Today’s software development relies on a number of different software development management frameworks. Agile is one of the most popular development methodologies around, and businesses are always looking for experienced practitioners of the craft. Understanding the Agile interview questions you’re likely to encounter in your next job application will give you a leg up. When you have confidence in your knowledge, you project an air that screams, “Hire me, manager-type person.”
We’ve got you covered, never fear. In this guide, you’ll get answers to the most popular Agile methodology interview questions. We cover Agile Scrum interview questions ranging from the simple to the complex, and we do it all to help you finally secure the sort of challenging and lucrative gig you’ve always dreamed of getting. You’ll be prepared and ready to rock after reading our article.
What’s the Difference Between Agile and Scrum?
One of the first bits of developer jargon you probably heard when you ventured into coding was “Scrum.” So what is a scrum, aside from a rugby formation, and how does it differ from Agile? Your hiring manager will want to gauge your knowledge level in a hurry, so plan on getting knowledge questions like this as soon as you arrive for the interview. Having an answer ready to go will put you in the “call back” group and set you on a path for success.
The best way to think of the relationship between Agile and Scrum is to imagine them as music. You might like music in general and have a special preference for country music, for example. Agile would be general music, and Scrum would be country music. Agile is an overarching methodology that dictates the general framework under which you develop software, while Scrum contains specific values and principles that work in conjunction with the parent methodology.
Okay, So Are There Other Agile Frameworks?
There are roughly a squintillion businesses in the world, and of those businesses, about ten jillion of them engage in some manner of software development. Even if all of those software development centers used Agile, they all have different needs. Some software development setups don’t work for Scrum for one reason or another. In amongst the tough whiteboard and knowledge questions you’ll encounter are sure to be some questions about frameworks. What frameworks does Agile support, and when would you use them?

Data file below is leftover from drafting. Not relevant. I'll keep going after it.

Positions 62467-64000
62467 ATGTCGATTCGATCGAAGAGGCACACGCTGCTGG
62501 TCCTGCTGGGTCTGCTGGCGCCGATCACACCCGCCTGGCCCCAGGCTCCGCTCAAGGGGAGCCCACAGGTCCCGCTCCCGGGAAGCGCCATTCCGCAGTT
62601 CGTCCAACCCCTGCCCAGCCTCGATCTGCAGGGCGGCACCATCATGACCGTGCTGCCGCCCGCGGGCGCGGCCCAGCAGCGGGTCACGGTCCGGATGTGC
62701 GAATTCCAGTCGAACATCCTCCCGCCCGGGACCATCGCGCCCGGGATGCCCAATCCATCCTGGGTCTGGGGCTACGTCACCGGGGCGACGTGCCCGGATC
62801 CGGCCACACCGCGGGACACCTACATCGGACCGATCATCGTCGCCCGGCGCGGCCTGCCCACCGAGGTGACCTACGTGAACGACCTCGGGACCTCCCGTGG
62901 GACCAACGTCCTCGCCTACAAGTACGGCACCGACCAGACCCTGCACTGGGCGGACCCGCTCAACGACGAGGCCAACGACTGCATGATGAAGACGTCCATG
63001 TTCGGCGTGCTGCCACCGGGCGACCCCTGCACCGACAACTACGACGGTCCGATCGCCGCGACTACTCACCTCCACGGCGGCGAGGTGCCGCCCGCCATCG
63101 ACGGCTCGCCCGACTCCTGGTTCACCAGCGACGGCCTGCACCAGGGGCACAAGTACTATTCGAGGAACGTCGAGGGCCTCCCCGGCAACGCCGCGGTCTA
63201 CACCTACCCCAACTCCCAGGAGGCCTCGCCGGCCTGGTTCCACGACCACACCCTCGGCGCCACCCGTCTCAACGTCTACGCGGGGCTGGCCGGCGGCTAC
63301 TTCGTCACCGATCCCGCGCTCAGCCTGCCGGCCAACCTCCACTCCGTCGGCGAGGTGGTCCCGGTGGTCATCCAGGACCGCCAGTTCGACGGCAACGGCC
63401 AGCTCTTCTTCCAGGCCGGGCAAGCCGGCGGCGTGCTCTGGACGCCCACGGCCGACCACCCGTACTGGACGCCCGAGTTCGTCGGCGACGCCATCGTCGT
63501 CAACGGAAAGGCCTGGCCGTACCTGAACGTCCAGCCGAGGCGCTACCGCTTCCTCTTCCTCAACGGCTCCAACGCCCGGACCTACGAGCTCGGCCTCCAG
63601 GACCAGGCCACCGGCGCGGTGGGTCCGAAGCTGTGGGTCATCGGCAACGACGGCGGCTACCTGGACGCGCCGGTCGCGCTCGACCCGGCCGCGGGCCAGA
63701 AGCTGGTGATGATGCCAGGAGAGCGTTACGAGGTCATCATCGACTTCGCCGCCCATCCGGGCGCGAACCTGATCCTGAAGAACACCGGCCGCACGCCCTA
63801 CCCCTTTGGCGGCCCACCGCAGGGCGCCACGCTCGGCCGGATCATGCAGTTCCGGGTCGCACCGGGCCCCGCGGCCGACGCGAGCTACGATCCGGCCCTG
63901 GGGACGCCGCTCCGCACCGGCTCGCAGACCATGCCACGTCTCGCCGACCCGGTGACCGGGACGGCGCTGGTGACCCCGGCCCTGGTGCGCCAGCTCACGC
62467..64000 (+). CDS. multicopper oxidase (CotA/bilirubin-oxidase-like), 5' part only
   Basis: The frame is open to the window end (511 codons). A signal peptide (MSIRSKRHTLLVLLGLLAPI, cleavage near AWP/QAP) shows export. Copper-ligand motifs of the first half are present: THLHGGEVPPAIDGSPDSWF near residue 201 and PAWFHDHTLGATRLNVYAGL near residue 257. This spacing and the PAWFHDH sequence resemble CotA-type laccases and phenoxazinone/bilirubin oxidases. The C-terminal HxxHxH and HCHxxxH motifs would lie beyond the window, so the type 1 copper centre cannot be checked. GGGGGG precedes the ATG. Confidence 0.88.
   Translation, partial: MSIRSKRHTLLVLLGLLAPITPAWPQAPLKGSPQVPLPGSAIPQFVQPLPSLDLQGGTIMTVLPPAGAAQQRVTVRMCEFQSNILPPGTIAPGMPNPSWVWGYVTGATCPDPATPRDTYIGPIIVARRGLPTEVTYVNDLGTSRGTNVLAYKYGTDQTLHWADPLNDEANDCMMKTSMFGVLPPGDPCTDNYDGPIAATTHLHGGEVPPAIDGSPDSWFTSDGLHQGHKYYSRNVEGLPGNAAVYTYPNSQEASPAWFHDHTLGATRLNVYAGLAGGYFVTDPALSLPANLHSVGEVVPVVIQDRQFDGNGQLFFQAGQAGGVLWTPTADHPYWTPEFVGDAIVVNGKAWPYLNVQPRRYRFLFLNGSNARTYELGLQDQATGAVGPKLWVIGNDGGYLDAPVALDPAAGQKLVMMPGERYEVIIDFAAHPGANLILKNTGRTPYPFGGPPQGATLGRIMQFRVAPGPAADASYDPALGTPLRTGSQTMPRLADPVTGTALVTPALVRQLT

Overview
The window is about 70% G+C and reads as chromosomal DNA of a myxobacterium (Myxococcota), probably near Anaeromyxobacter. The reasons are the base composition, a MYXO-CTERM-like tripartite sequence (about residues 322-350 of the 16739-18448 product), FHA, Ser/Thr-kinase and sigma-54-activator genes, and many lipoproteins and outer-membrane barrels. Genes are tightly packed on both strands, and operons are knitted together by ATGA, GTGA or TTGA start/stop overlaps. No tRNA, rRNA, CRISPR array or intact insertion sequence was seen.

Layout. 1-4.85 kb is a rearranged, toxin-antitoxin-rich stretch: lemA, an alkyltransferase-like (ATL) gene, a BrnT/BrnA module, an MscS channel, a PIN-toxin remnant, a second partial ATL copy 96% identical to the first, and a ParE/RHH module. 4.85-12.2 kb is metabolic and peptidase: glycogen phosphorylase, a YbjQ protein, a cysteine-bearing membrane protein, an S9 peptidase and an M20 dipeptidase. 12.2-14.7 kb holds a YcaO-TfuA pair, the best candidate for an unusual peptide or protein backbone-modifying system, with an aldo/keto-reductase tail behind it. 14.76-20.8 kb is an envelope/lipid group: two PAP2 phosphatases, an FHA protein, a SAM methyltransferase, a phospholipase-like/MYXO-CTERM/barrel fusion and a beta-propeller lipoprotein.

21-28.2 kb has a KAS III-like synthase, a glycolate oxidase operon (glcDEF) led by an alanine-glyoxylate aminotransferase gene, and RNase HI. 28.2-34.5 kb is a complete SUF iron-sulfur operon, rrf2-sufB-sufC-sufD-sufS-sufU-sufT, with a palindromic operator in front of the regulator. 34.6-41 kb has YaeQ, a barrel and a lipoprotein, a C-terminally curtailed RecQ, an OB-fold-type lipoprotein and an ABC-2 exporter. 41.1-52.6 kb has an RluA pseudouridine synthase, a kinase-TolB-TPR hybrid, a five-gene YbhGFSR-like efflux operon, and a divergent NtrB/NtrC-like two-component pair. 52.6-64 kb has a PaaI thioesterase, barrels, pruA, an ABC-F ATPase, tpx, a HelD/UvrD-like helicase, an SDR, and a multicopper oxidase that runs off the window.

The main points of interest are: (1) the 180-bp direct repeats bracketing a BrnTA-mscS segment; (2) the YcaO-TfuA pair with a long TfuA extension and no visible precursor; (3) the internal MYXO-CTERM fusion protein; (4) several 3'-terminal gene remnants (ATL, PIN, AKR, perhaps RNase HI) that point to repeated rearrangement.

Scrum is ideal for dynamic and constantly shifting projects that involve iterations and close work with the product owner. Lean Software Development is also iterative, and it focuses on delivering products quickly and deciding as late as possible in development. You’ll often find Kanban alongside Lean—Kanban concerns itself with visualization, work-in-place development, and flow enhancement.
Extreme Programming, or XP, concerns itself with continuous delivery and speed. Crystal is a lightweight methodology that focuses on personnel and interaction, while the Dynamic Systems Development Method works best for projects that focus on business needs and timely delivery. And Feature Driven Development works to develop an overall model and developing feature lists. You’ll run across some or all of these methodologies during your time in the development trenches.
Have You Managed Scrum Teams Before? How Many?
Hiring managers want to know that you have experience and that you can handle any number of roles within the company. To that end, you’re likely to get some questions about Scrum teams. One of the most common ones deal with managing the teams—they’ll want to know about times when you’ve been a team manager and how you did in the role. This question is most likely to pop up during interviews for management roles, but it can surface during interviews for other positions as well.
Think before you respond; Scrum guidelines state that there should be only one Scrum master per team, but that’s not what they’re asking about. Scrum masters are team leaders, not managers. The difference is important and might be the reason your hiring manager asked the question. Choose the correct word, and make sure to distinguish between management and team leadership. Getting this one right ups your chances of a callback.
What’s Your Thoughts on Automated Testing?
As our computers have become more advanced and able to perform multiple complex tasks without slowdown or error, automated testing has grown in popularity. Different companies have different opinions on the rise of automation, and there’s a good chance you’ll get asked about it during your interview. Think carefully about your response, and take your time; your answer can determine whether you get a job offer.
Using automated testing is up to the individual company to some degree, but Agile in general and Scrum, in particular, encourage automated testing. When you use an automated regression or performance testing tool, you create an avenue for continuous and quick development and delivery. This helps to create customer loyalty and satisfaction and leads to greater revenue and growth over time.
So that’s the story, happy campers. Agile is everywhere in software development, and you can expect some questions about it in your next developer interview. Our guide gives you Agile Scrum interview questions and helps you prepare to knock your next interview out of the park. Our Agile interview questions and some study will set you up for career success.